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Approximately 25 environmentally-focused Presbyterians took a half a day away from General Assembly business for a bus trip along the Columbia River Gorge on Wednesday. Nestled between the Oregon/Washington State border, this vast waterway is a salmon spawning ground. But pollution and the threat of new corporate development is placing the region in a state of concern.
The 222nd General Assembly will hear a recommendation to continue engagement with fossil fuel companies on climate change when it meets in the coming weeks. The committee on Mission Responsibility Through Investment (MRTI) is making the recommendation following lengthy discussions with companies and filing shareholder resolutions, saying progress is being made.
This month, the 222nd General Assembly (2016) of the Presbyterian Church (U.S.A.) will gather in Portland, Oregon. Commissioners will debate our denomination’s investment in fossil fuels and commitment to creation care, among many other issues. But the theme of environmental justice will hover over the entire assembly, going far beyond the overtures to be addressed in committees.
Roots of relevance at Princeton Theological Seminary
A growing movement to reconcile natural and human communities may reflect a biblical vision for God’s creation By Rebecca Barnes | Presbyterian Hunger Program Associate for Environmental Ministries When I was a little girl, the tree in my backyard was the stage for my imagination. I spent hours by that tree, in a parcel of green,… Read more »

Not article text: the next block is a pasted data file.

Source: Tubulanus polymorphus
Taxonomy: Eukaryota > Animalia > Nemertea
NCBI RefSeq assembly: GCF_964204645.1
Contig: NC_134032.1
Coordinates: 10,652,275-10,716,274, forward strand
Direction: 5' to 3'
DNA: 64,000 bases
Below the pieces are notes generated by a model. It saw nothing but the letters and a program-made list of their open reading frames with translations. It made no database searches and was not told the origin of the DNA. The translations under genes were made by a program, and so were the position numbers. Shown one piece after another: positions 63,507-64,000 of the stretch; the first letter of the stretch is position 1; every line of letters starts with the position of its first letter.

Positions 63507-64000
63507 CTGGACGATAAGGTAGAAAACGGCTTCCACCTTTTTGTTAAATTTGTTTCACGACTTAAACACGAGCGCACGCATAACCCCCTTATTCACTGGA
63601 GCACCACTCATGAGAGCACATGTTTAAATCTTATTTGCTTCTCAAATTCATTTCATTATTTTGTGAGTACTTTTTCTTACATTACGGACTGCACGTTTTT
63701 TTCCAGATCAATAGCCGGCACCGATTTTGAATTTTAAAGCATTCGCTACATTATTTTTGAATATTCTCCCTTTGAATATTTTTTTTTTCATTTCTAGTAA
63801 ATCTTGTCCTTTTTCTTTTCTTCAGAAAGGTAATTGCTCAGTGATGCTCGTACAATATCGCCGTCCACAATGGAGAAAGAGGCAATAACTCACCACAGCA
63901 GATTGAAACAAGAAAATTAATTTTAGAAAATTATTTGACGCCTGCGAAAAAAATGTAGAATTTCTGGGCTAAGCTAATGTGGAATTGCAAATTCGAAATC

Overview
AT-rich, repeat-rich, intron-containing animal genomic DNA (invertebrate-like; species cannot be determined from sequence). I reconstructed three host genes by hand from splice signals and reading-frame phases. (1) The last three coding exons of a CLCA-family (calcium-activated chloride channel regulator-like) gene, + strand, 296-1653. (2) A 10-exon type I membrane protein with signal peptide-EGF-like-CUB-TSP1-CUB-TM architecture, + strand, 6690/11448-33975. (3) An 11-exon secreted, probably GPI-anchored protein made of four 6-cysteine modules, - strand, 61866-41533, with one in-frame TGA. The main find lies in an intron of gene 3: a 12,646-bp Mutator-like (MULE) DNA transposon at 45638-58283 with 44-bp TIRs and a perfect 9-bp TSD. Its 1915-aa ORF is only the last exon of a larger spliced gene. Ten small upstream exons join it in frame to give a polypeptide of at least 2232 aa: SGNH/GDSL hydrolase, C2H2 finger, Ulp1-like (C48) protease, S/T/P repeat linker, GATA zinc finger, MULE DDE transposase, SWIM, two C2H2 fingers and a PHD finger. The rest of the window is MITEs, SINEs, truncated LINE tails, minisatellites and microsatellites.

By Angie Andriot | Research Associate with Research Services for the Presbyterian Mission Agency God has given humans a responsibility to care for the earth. About 98 percent of Presbyterians agree with this statement, according to a recent study by PC(USA) Research Services. In addition, 90 percent feel that environmental issues are appropriate social concerns… Read more »
Information is still coming in about the devastating effects of the earthquakes in Japan and Ecuador, Presbyterian Disaster Assistance is organizing a response to help sustain life and restore hope in the coming days.
Addresses role of environmental policy on access to energy and economic opportunity by Rick Jones | Presbyterian News Service The Rev. Dr. J. Herbert Nelson, II gave testimony before the Senate Committee on Environment and Public Works this week. The director of the Presbyterian Church (U.S.A.)’s Office of Public Witness spoke on the moral imperative to act on… Read more »
On Sept. 2, 2014 five activists chained themselves to train tracks in Everett, Wash., in an effort stop the transport of oil and coal trains through the Pacific Northwest. One of the five is Abby Brockway, a ruling elder at Woodland Park Presbyterian Church in Seattle. Abby and her colleagues, known as the Delta 5, were… Read more »
Workers harvesting palms engage in sustainable harvesting to protect the local ecosystem. They are paid a fair wage for their work.